Tenant cannot sue landlord for fall on defective sidewalk
This week the Court of Appeals held that Amanda Fletcher could not sue the Knollwood Village Associates, her landlord, for a fall that occurred on that apartment complex's sidewalk. She provided proof that the area of the fall, a common area, contained a dirt-covered depression over half the width of the sidewalk. The Court held that the Michigan statute requiring the landlord to keep the premises "in reasonable repair" did not create a duty to Ms. Fletcher. Basing its decision on recent cases by the Republican Majority of the Michgian Supreme Court, the Court of Appeals held that the statute doesn't require the landlord to maintain an "ideal" condition or keep the property in "the most accessible condition possible." The Court held that it "must ascertain whether there could be reasonable differences of opinion regarding whether the walk was fit for its intended purpose of reasonable access" and concluded that "reasonable minds could not disagree that it was fit for the use intended."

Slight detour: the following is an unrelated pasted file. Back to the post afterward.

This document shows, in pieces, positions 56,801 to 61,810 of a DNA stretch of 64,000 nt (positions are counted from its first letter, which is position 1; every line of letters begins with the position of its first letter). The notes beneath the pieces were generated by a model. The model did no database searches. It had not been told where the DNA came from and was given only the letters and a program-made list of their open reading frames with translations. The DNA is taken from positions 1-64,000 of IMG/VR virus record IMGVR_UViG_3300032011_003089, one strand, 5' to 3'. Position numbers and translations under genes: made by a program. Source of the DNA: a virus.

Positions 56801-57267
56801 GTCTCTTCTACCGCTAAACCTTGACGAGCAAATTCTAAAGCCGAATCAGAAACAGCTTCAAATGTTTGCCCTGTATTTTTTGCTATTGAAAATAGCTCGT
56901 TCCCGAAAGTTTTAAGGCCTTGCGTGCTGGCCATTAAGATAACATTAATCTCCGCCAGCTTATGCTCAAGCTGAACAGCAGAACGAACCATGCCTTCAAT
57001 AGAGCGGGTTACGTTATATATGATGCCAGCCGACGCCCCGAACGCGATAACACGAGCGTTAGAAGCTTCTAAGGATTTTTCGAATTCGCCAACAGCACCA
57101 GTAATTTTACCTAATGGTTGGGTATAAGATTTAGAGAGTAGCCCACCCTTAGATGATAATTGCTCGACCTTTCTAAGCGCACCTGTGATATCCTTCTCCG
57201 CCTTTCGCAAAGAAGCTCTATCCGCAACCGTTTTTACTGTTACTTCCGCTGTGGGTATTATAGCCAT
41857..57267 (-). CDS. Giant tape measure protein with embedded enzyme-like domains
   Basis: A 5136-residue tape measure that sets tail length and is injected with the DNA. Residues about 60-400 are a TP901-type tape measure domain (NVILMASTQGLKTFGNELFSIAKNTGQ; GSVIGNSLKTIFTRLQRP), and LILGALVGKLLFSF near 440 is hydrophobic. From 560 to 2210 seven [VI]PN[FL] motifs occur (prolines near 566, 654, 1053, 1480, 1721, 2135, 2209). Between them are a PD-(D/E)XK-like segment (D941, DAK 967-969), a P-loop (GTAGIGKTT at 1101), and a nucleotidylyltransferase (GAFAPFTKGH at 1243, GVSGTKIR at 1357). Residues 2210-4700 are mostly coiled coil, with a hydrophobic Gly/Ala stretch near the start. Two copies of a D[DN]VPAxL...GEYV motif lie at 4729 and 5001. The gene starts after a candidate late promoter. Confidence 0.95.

These decisions were once considered entirely within the province of the jury: if half a slab of sidewalk was depressed and covered with dirt (and obviously neglected) it was THE JURY'S JOB to decide if it was "reasonable." Today, under Republican, pro-insurance guidance, these cases are regularly dismissed without jury input, regardless of how neglected they are.